[24] The Explanatory Note, supra note 5, at para. 84 et seq indicates that the Convention reflects the view that party autonomy in contractual negotiations should be broadly permitted.

[25] Explanatory Note, supra note 5 at para. 126.

[26] The Preamble states that the parties to the Convention are “of the opinion that uniform rules should respect the freedom of parties to choose appropriate media and technologies, taking account of the principles of technological neutrality and functional equivalence…” Supra note 5.

[27] See, for example, Re Newbridge Networks Corp. (2000), 48 O.R. (3d) 47 (Sup. Ct.)

[28] See, for example, the Nova Scotia Statute of Frauds, R.S.N.S. 1989, c. 442.

[29] There must exist a reliable assurance as to the integrity of the information (that it be complete and unaltered) from the time it was first generated in its final form, and the information be must be capable of being [displayed to (Convention Article 9.4)  / accessed by (UECA  s. 11(1))]  the person to whom it is to be made available.

[30] Supra note 5, Article 9(3)(a).

[31] Supra note 2, s. 1(b).

[32] See, for example, Electronic Transactions Act, S.N.B. 2001, c. E-5.5, s. 10.

[33] Supra note 5, Article 9.3(b)(i); supra note 2, s. 10(2).

[34] Supra note 5, Article 9.3(b)(ii).

[35] Supra note 2, s. 10(2).

Only the federal government has made such regulations, for the purposes of the definition “secure electronic signature” in the Personal Information Protection and Electronic Documents Act (S.C. 2000, c. 5), which differs from the UECA. See SOR/2005-30.

[36] Supra note 5, Article 3(b)(i).

[37] Explanatory Note, supra note 5 at para. 154.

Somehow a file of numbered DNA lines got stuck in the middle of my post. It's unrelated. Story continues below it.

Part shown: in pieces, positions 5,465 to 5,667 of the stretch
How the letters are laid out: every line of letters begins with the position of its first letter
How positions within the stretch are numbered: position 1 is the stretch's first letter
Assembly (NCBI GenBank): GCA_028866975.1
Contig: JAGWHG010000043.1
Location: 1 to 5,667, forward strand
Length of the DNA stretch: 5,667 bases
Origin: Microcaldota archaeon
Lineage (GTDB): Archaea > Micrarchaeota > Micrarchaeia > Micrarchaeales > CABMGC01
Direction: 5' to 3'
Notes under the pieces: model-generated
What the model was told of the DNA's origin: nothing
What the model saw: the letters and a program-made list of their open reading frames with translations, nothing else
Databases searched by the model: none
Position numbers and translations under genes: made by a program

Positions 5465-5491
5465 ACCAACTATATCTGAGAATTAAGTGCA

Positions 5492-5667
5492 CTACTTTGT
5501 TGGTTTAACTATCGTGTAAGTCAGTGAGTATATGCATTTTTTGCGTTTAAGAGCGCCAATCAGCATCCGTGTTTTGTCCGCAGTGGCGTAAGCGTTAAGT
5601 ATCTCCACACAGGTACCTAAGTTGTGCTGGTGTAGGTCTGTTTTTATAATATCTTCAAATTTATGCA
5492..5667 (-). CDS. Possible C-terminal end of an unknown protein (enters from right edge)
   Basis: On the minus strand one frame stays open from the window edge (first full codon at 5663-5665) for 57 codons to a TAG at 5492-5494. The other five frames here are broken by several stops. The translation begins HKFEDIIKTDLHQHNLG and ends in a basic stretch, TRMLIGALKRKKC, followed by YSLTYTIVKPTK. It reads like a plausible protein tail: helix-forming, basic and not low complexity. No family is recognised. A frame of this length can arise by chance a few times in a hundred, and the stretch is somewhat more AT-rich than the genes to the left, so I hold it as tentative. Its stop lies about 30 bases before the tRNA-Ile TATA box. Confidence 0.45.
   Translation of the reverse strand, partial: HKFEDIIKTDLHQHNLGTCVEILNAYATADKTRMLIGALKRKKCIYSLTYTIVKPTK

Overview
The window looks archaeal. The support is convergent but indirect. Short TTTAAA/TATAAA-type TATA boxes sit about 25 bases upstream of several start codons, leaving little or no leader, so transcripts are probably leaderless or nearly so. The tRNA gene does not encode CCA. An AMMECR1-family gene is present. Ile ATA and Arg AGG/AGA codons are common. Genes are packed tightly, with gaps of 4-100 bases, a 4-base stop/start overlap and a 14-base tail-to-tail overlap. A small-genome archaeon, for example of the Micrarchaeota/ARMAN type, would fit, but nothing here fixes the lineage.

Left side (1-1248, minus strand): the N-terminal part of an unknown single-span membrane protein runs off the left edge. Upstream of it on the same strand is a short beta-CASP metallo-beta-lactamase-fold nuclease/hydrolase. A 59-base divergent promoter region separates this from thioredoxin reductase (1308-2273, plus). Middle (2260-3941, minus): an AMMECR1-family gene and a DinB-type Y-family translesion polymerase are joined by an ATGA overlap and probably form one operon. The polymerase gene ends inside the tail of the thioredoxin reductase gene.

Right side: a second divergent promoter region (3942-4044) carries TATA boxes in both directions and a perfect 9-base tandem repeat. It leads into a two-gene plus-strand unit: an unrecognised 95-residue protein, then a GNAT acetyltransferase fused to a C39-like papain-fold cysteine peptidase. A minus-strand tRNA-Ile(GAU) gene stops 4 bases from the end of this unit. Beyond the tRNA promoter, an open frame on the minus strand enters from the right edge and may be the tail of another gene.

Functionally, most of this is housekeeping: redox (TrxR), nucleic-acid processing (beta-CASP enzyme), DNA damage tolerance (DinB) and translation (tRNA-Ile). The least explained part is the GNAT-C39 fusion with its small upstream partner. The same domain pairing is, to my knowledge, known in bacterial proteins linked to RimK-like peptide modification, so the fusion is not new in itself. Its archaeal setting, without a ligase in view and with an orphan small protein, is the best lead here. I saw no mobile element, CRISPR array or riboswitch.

[38] Supra note 5, Article 9.3(b)(ii).

[39] Supra note 1.

[40] Supra note 2, s. 20(1).

[41] Supra note 5, Article 4(b).

[42] Supra note 5, Article 4(c).

[43] See, for example, Pharmaceutical Society of Great Britain v. Boots Cash Chemists (Southern) Ltd., [1953] 1 QB 401 (C.A.).

[44] See, for example, Rudder v. Microsoft, [1999] O.J. No. 3778 (Ont. Sup. Ct.).

[45] See, for example, National Bank of Canada v. Clifford Chance (1996), 30 O.R. (3d) 746.

[46] Explanatory Note, supra note 5 at para. 175.

[47] Supra note 5, Article 10.1.

[48] Supra note 2, s. 23(1).

[49] John Gregory, “The UNCITRAL Draft Convention on Electronic Communications in International Contracting”, October 24, 2004.

[50] Supra note 5, Article 10.2.

[51] Supra note 2, s. 23(2).

[52] John Gregory, supra note 48.

[53] Supra note 5, Article 10.2.  Presumably this is a rebuttable presumption which would allow for a defense because of the use of a screening device such as a spam filter. See the ABA Report, supra, note 7 at 4.

[54] Supra note 5, Article 10.2.

[55] Supra note 2, s. 23(2)(b).

[56] For example, per John Gregory, supra note 48: “a message that is received after working hours may not be effective until the next working day, depending on the circumstances.  That is beyond the scope [of the Convention].”

[57] The Explanatory Note, supra note 5, at para. 289, indicates that the Convention’s substantive rules are intended to apply to the listed international instruments to allow those conventions to operate in an electronic environment.

[58] Online:

[59] April 23, 1991.

[60] For example, Nova Scotia’s International Sale of Goods Act, S.N.S. 1988, c.13.

[61] Supra note 5, Article 10.3; supra note 2, s. 23(3).

[62] S.N.B. 2001, c. E-5.5, s. 16(3).

[63] Supra note 5, Article 4(g).

[64] Supra note 2, s. 19.

[65] Supra note 5, Article 12.

[66] Supra note 2, s. 21.

[67] See, for example, Thornton v. Shoe Lane Parking Ltd. [1971] 2 QB 163 (C.A.)

[68] Supra note 5, Article 14.

[69] Explanatory Note, supra note 5 at para. 240.

[70] Ibid. at para. 234.

[71] Available online: